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Following your dream is not always easy. Actually, it’s never easy.
To be frank, I think the only way you can achieve a dream goal is to leave yourself no other choice. You can’t say, for instance, “I’ll try this for a while and see how it goes.” because you’ll always find a reason (often a pretty good one) to give up and do something else. You have to be fully committed. That makes it easier decision-wise, because you literally leave yourself no other choice but to keep going forward. But the process itself is still very hard.
So, that’s what I did and now I take pictures for a living. I also write for magazines and for newspapers. Sometimes, I sell my images by themselves, but my articles I always sell with my photos. I’ve been doing it for a long time now, and I can’t imagine any other way to make a living. But that doesn’t mean it hasn’t been a struggle. Sometimes, when everything seems to be going against me, I have regrets about choosing photography for a career. Here they are, in no particular order.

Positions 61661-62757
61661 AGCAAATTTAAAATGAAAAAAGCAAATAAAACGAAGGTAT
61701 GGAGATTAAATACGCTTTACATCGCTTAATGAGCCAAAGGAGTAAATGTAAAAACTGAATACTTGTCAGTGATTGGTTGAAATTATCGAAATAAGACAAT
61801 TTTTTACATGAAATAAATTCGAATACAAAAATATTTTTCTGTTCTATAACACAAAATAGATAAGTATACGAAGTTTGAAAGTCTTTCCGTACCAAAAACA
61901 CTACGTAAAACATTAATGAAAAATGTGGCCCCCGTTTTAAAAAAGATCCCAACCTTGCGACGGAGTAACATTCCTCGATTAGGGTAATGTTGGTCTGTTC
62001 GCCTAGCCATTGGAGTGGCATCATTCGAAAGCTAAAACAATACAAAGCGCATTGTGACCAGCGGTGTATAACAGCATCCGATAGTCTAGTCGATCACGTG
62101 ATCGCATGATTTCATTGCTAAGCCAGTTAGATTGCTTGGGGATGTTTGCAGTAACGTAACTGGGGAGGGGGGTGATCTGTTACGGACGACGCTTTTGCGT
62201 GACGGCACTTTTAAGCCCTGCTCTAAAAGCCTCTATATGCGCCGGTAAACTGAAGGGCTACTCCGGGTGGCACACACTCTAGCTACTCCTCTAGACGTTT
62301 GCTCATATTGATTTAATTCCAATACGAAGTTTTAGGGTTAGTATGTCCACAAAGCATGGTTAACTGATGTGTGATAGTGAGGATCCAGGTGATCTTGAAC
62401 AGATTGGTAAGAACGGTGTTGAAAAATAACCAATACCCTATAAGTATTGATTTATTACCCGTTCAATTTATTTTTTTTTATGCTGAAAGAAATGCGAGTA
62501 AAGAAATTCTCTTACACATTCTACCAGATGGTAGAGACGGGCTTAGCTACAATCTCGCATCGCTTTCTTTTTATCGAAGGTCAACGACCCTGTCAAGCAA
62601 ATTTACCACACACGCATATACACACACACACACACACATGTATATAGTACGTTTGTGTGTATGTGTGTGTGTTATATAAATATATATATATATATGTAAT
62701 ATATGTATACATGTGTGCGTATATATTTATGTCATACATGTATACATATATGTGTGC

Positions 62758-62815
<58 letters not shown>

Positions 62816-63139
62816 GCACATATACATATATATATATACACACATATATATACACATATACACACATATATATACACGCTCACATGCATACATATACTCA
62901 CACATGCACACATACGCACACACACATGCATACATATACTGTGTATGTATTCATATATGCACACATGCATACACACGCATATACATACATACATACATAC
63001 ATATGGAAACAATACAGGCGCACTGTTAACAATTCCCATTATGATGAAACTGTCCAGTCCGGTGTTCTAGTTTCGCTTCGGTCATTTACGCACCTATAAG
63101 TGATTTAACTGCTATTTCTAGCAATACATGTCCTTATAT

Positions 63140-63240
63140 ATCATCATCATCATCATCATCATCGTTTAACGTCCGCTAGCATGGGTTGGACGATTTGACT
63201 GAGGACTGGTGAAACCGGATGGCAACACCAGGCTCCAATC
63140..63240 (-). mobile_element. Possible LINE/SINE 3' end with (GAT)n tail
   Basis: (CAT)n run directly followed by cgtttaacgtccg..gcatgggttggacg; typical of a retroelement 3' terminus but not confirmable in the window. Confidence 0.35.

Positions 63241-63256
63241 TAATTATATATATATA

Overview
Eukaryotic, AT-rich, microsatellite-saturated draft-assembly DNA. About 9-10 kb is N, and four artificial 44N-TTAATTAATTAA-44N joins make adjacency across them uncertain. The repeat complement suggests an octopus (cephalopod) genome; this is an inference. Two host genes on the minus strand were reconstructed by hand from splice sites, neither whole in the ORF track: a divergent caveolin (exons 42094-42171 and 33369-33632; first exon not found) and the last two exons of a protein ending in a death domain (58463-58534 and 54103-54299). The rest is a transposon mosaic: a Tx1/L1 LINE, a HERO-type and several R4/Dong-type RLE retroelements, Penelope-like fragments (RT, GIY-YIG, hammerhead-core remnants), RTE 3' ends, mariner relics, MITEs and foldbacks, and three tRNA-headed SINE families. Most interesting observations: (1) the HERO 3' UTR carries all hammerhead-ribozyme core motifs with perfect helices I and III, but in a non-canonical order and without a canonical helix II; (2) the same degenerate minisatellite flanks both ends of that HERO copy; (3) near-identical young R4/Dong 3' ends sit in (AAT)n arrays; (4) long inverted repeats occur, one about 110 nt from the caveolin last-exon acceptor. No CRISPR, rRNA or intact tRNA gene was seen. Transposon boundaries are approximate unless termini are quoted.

Photographers work hard, whether they shoot weddings, war zones or wallabies. But the pay is generally not great, which is just a polite way of saying it sucks. There are exceptions, of course, but they are, well, exceptions. So you work hard and are good at what you do, but you don’t make a lot of money. Your friends earn a lot more than you do, which is fine, but after a while it gives a numerical significance to how much you’ve sacrificed to be a photographer.
Of course it’s possible to make a lot of money at photography, as Peter Lik will tell you, but if making money is a priority in your life, you’re far better off choosing a different career.